The marathon is probably the trickiest of the distance running events to predict. Over the past two Olympics, only one favorite has won (the now-deceased Sammy Wanjiru of Kenya in 2008). Since it takes such a toll on the body, your typical marathon runner will run only one or two marathons per season. Plus, the marathon is brutal and a lot of these athletes will show up to the starting line pretty beat up. The medalist is someone who shows up relatively healthy, in great shape, and mentally prepared. Unlike track, little things on the course (hills, humidity, temperature, etc.) can give some athletes and advantage over the other. There are certainly many world class runners in this field, but unlike a 5k or 10k where there are probably 5-8 athletes who have a chance to medal, there are probably 20-30 runners capable of sneaking at the very least a bronze medal if they run their best. The Kenyans, Ethiopians, Chinese, and Japanese all enter with strong competitors.
How will the American’s fare?
They’ve actually got a really good possibility of snagging a medal. Native-Minnesotan Kara Goucher has had some fair success since 2006. She’s finished in the top 3 of three major marathons (New York, Berlin, & Boston) as well as winning a bronze in the 10k in the 2007 World Championships. She’s coming off having a child in 2010, a coaching change, and some injuries.
Shalane Flanagan was born to be a great runner. Her mother, Cheryl Treworgy, was a one-time world marathon record holder and her father, Steve Flanagan, was a member of national cross country teams and an elite-level marathoner, as well. After turning pro in 2004, she was an Olympic finalist in the 5k. Moving up in distance to the 10k in 2008, she cut nearly 30 seconds off the American record and won a bronze medal at the Beijing Olympics becoming only the second American after Lynn Jennings to medal at the 10k. She won the Olympic Trials marathon and has been knocking out some consistently great times over the past few years.
Desiree Davila finished second at the Olympic Trials marathon and has the fastest time ever by an American. In 2011, she finished second by a mere two seconds, at the prestigious Boston Marathon. Unfortunately, though, she’s really struggling with some hip-related injury right now. As of writing this preview, it’s not even 100% certain she’s going to be able to run as she’s doing almost all of her training on a zero-gravity (and relatively impact free) Alter-G treadmill.
Men’s 800 heats
If I could pick the winner of one distance event at the Olympics to bet money on, I’d most certainly back David Rudisha of Kenya. He currently has 9 of the 15 fastest times ever in the event including the world record. The rest of the field is currently about two seconds slower than the times he’s been running all year. What’s even more impressive is that his running style is to go out hard (sometimes 2-3 seconds faster than the rest of the field) and run the second lap all by himself. If you are anything like the typical American sports fan, I’m guessing a lot of you haven’t watched a whole lot of track and field outside of the Olympics. I highly suggest checking out Rudisha.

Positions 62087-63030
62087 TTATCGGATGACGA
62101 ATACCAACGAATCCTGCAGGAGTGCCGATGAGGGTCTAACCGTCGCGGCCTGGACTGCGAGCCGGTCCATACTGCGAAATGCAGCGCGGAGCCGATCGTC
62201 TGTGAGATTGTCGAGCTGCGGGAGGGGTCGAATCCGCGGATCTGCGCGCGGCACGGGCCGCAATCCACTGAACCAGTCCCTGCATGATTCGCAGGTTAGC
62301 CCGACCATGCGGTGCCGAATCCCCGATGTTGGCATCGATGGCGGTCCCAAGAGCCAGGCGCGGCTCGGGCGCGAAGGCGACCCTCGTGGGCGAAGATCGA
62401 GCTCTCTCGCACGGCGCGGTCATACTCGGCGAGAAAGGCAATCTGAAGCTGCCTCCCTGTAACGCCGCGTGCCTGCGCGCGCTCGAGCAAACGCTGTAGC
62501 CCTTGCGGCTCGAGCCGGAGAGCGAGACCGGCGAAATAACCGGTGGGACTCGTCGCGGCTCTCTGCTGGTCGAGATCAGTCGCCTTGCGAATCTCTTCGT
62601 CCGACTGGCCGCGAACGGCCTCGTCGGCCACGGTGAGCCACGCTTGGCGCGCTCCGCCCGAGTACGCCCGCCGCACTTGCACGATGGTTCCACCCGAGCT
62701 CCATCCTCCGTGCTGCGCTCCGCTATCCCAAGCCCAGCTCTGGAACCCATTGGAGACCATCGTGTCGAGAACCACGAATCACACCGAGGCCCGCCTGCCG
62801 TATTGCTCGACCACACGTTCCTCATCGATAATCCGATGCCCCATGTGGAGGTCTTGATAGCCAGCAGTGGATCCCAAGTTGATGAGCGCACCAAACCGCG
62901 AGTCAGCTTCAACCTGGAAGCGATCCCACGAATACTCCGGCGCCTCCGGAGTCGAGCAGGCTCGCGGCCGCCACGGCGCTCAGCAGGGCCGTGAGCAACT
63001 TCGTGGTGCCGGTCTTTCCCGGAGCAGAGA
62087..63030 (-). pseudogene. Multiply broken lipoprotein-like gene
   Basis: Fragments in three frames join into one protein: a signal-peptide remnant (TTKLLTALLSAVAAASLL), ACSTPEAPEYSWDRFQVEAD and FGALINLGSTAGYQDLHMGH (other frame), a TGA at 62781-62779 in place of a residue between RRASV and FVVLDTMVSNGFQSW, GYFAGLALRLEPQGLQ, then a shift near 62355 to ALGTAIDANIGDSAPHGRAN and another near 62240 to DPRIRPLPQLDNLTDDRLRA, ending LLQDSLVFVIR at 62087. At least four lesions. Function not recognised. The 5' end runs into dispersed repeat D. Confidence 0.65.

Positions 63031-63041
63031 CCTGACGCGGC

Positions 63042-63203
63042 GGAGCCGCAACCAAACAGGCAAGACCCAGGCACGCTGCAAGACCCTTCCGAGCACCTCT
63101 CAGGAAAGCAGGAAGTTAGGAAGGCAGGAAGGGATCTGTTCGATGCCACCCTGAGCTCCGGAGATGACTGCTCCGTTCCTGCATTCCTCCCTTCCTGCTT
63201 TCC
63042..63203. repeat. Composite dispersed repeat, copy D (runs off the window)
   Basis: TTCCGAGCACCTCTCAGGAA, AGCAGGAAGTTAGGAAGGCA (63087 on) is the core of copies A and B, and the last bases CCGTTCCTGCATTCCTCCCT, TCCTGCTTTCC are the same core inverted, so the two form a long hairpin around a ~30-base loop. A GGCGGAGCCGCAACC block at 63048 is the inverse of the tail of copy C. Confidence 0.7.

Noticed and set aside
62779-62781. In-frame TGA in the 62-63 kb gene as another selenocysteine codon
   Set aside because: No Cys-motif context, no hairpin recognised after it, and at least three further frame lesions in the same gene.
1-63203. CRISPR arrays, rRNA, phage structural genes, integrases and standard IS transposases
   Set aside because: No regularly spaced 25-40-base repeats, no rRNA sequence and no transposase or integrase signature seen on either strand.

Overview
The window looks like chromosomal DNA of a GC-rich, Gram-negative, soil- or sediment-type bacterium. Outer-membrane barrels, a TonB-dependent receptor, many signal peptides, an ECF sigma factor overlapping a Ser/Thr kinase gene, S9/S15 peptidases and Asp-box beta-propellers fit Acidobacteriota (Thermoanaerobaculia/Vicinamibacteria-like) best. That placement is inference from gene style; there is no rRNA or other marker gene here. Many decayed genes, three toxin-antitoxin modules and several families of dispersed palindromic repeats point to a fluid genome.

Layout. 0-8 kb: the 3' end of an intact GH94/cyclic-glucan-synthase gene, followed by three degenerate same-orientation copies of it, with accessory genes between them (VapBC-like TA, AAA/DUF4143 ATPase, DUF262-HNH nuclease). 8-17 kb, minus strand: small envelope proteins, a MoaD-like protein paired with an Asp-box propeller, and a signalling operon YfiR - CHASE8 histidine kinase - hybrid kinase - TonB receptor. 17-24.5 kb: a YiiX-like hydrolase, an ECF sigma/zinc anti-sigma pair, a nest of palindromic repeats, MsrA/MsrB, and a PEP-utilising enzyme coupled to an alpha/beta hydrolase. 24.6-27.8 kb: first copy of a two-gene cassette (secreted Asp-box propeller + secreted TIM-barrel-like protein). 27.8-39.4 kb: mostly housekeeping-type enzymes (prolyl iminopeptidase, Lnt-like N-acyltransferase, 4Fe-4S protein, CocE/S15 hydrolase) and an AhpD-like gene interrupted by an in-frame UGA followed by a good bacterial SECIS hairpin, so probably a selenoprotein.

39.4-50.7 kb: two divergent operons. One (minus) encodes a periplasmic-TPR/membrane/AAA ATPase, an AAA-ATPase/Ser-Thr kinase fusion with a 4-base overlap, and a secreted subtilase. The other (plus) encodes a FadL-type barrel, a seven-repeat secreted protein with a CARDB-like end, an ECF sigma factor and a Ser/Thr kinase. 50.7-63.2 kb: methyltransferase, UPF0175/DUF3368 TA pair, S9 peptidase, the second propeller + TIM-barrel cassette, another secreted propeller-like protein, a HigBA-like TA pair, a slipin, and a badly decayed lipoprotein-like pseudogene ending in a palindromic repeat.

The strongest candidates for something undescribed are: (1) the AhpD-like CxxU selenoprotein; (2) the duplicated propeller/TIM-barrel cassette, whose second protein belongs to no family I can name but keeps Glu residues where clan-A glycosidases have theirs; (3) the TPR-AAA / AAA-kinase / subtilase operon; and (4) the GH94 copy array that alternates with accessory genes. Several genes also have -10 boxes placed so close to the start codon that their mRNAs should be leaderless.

How will the American’s fare?
In many ways, it depends entirely on how the final plays out. If a couple of the top contenders go out with Rudisha in an effort to win the gold, there is a chance that they’ll look like they are carrying an anvil on their back over the last 100m of the race. “Controversial” (that’s a whole another story) runner Nick Symmonds has been the cream of the American crop at the 800 since 2007. He’s been a voice of change for athletes sometimes rubbing some people the wrong way in an effort to promote the sport and it’s athletes. The best way he could promote the sport would be by running his way into the Olympic final, which he was unable to do in 2008 at Beijing.
Duane Solomon was the third place runner at the Olympic Trials but since has run a fantastic race in Monaco good enough to make him the 5th fastest entrant. Khadevis Robinson is the “old man” among the middle distance men at the age of 36. He has been a model of consistency representing the US in six consecutive World Championships. Seeing as he’s never finished higher than 5th in a World Championship race, it seems unlikely that he would be able to sneak into medal contention.
Women’s 1500 heats
Mark my word… this event is going to be marred with drug-related controversy. In fact, it already has as the world leader Mariem Alaoui Selsouli from Moracco was banned less than three weeks before the Olympics (she had already been banned for two years in 2009). They’re are others (*cough*Russians*cough*Turks*cough*) that I suspect, as well. Many of the usual suspects (Kenyans, Ethiopians) will be in contention as will the strong contingent of Russians. The local favorite will be 2011 World Championship silver medalist Hannah England, appropriately enough, of Great Britain.
How will the American’s do?
As much as I was hoping to see Gabrielle Anderson (who is from my hometown of Perham, MN) make this team, the good news is the trio of Morgan Uceny, Jenny Simpson, and Shannon Rowbury represent a really strong chance for an American to get a medal. Morgan Uceny was the favorite to win the 2011 World Championship race before falling with a little over a lap to go. Fellow American Jenny Simpson went on to win that event. Shannon Rowbury is a 2008 Olympian in the 1500 and was a finalist. She was a bronze medalist at the 2009 World Championships.
All three have a really good chance to make the finals. Uceny had the fastest time in 2011, however 12 women have run faster this year (sub-4 minutes). Simpson, as the defending world champion, has to be considered a strong contender, as well. Rowbury, having made 5 world finals since 2008, will definitely be in the mix as well.